So yeah, I'm still sore that potentially this could mean that it may not make sense that I should invest in some of the better startups in the Valley, which will come out at this next YC class. But like all things in business, you do what you do to gain an advantage over others in your space and Ycombinator, along with SV Angel and DST are doing just that. For that reason, I'm sore, but also I cannot help but applaud their brilliant move.

On the other hand, I'm now, more than ever, thinking on how I can build my own brand, reputation, and value to entrepreneurs so that I can still get into the rounds at the time, terms, and valuation that will make sense for me to participate.

Miso Music at their Office 1-25-11

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Miso Music is a new startup creating an amazing new iOS app that allows you to learn and play stringed instruments by playing your own instrument. No need to plug a cable from your guitar to the iPad - you just sit it there and it listens to you play and knows what notes you play. They won the People's Choice Award at TechCrunch Disrupt 2010.

Here they are in their office in Santa Monica.

Nice art deco type for building number - very Hollywood!

Their front entrance:

Their front door:

Two pugs jumped on me when I walked in, now they're bored of me and are sacked out on the couches:

A buddha guards the front door:

Chandelier and candles on their main conference table:

The dream team:

Look for their incredible app this spring for iPhone and iPad. I'm gonna buy a guitar soon!

The Due Diligence Customer Call

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Friday afternoon, I had the pleasure of jumping on a conference call with one of my current potential investment's customers. It was a rare occasion where an early stage startup actually had a customer testing their product and I was able to get some feedback on the startup from a customer's perspective.

The call was thankfully overwhemingly positive; the customer had implemented the startup's system, and it installed and ran without a hitch. We found out that the startup's personnel were extremely easy to deal with and were extremely responsive to issues. We also found out some nice, unexpected results of the installed system; it gave them some enhanced marketing functionality, and they found that they increased sales by quite a bit after using the system! Of course, the customer was extremely happy about that as well.

All this served to reinforce the positivity on investing in the startup. It was very refreshing to hear all the great things a customer had to say about this company!

A little while back I wrote a post called The Lack of Due Diligence is Appalling and Foolish. In my experiences as an angel investor, I was shocked to find out that often I was the only investor asking for due diligence materials from a startup raising money. Recently on Quora, I suggested some other due diligence things people should do. Calling a startup's customers is one of those that should be done. Some thoughts on this:

1. If you're fortunate enough to encounter an early stage startup that has customers and are accessible, definitely try to give them a call. Many early stage startups are in the very beginning stages and don't have customers yet so sometimes it's hard to be able to talk to them at all.

2. Customers who are the average consumer are harder to talk to directly than customers who are businesses.

3. For consumers, you may not be able to talk to them directly at all, but must rely on customer feedback, or public reviews on other blogs, magazines, etc. Occasionally, there will be some prominent beta customers who you may be able to get hold of directly.

4. Businesses are potentially much easier to contact. There is usually a point of contact over at the customer and, if they are willing, you can talk to them.

5. Ask the entrepreneur to make the contact and introduction to their customers. I would also recommend that the entrepreneur should set the context with the customer(s) but ultimately should not be on the call/meeting. This is so we can get a unbiased view from the customer without some possible social interference by the presence of the entrepreneur.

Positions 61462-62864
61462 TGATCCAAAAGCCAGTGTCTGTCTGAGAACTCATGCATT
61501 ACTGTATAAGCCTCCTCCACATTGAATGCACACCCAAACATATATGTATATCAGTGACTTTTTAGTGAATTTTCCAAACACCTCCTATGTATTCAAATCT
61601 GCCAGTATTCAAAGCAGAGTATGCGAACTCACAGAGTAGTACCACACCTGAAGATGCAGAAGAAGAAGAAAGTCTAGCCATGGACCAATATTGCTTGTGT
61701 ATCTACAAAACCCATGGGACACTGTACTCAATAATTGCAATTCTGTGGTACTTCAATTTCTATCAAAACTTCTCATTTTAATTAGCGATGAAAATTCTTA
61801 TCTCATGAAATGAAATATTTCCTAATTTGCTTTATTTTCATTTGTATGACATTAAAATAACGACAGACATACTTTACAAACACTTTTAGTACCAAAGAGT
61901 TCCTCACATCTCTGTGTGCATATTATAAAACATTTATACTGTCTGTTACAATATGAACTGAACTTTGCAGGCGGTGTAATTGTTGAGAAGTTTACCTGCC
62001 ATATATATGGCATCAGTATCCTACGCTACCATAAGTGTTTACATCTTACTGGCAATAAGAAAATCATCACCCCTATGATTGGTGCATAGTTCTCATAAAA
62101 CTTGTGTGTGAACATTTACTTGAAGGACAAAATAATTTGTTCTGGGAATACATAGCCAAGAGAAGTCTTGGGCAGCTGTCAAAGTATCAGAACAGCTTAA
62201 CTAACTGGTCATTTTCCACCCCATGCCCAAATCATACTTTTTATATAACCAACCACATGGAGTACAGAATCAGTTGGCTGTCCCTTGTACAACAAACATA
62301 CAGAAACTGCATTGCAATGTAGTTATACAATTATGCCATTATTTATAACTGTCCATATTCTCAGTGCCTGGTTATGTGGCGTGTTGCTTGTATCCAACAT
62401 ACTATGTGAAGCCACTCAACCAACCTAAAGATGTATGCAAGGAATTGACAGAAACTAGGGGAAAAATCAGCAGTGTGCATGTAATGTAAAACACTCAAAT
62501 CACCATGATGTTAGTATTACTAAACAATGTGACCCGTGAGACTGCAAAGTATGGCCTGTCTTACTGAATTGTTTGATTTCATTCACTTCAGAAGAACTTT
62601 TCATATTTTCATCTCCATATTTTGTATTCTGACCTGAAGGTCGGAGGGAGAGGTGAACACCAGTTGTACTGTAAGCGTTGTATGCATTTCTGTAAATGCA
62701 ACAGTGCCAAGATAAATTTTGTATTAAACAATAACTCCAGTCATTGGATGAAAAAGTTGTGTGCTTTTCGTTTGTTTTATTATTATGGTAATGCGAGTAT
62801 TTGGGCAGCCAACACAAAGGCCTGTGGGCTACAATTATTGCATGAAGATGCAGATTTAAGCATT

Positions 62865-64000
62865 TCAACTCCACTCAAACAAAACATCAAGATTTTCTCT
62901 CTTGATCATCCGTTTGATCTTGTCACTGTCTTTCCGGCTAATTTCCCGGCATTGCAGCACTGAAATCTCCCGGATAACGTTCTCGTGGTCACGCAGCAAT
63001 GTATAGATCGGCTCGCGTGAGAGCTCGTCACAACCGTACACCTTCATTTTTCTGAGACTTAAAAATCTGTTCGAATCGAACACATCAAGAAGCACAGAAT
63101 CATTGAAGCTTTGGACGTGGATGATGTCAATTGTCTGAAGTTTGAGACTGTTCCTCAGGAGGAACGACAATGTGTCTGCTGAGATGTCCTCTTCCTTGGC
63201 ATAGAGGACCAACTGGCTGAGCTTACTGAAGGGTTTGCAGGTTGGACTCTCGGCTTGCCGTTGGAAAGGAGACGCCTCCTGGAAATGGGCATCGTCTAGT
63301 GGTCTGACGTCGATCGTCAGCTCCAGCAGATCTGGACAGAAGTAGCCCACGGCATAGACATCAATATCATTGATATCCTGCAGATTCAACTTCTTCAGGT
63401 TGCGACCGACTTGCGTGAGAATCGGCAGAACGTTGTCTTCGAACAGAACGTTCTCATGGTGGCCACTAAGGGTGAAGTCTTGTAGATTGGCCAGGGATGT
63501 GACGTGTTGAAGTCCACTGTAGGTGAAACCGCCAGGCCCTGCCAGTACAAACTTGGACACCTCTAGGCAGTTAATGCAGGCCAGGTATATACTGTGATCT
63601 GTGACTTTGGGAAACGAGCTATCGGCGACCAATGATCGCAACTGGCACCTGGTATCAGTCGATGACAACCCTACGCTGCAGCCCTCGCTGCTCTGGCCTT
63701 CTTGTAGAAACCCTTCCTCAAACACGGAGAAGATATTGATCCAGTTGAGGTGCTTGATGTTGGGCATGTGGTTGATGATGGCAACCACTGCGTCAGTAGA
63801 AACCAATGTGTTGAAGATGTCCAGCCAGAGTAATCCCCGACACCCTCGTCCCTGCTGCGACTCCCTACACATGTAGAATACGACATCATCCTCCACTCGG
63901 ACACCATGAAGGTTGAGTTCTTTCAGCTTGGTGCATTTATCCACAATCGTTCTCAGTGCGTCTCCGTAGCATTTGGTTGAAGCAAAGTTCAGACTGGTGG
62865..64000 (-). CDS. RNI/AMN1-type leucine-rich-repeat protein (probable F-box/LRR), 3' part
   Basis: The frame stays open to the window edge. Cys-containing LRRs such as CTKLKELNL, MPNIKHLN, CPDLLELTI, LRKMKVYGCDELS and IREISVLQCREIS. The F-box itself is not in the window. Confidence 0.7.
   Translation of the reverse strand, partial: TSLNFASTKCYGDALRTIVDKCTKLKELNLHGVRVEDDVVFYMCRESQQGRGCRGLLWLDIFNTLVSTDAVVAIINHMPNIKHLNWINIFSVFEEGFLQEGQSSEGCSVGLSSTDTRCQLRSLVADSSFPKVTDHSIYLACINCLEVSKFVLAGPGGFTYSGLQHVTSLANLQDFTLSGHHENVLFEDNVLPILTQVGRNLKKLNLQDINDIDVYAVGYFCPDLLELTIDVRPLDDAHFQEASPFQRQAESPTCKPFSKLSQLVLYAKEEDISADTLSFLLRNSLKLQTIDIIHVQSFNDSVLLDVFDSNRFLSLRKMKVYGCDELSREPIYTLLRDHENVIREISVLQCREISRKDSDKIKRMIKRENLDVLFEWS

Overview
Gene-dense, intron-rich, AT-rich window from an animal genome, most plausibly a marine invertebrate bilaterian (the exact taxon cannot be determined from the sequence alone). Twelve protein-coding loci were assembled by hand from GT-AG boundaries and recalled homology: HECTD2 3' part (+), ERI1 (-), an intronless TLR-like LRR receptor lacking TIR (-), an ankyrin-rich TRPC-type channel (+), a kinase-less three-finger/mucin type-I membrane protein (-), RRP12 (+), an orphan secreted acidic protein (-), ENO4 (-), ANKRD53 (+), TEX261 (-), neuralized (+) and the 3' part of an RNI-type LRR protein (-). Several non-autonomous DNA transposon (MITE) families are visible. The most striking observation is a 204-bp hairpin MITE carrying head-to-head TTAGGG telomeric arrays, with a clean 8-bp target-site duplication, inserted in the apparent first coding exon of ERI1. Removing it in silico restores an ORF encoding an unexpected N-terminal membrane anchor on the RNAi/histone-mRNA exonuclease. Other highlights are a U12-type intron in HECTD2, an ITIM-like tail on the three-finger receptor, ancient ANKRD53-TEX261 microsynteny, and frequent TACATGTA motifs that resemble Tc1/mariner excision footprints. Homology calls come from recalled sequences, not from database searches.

If the entrepreneur is unwilling to facilitate access to their customers or hedges against it for any reason, be wary. A startup should NEVER EVER disrespect an investor's request for any kind of due diligence. If they do, this is a red flag. You should reconsider investing in them.

6. A quick phone call should suffice, or even better if the customer is local and you can go meet with them.

7. If there are more than one people on a call or at a meeting, you should consider discussing beforehand the questions that will be asked. In this way, the call/meeting can go quickly and in an orderly fashion. Customers, whether they are consumers or businesses, are as busy as you or me. We should respect their time and not waste it by being unorganized. Then organize the questions into a written list and have it handy to refer to during the call. You can print it out and scribble notes as you walk through the questions.

8. Here is a possible template of a due diligence call and topic areas to ask for a typical product; adjust/edit/add as necessary given the particular startup and its products:

Introduce yourselves, and say why you're calling (ie. we're potential investors in company X, and we'd like to know more about your experiences with company X and its products)

How did you first encounter the product? What were the first impressions?

Describe the signup process.

Describe the installation process.

Describe the product experience itself from your perspective. Any positive and/or negative experiences?

How did the product perform? Did it do what you thought it would do? Was it below/meets/exceeds expectations? How so?

Describe any problems in the product that you see.

How much does the product cost? Was it too much? Too little? Just right?

Did the product enhance your life/operations/sales/task/etc.? In what ways?

How were your communications with the company, if any? With the company personnel? With their customer service? Through email? Through marketing materials? Any positive and/or negative experiences?

Would you recommend this product to a friend/colleague/co-worker/another company? What would you say to them?

Thank them profusely for their time, end call.


Yes we're all way too busy. But making time for these calls, and ultimately going through due diligence on a startup can really make a difference in your decision process. As I've seen on calls like these, I not only gain more assurance that I'm making the right investment decision, but I'm also learning a lot about a startup's business from a perspective that is often very difficult to get hold of.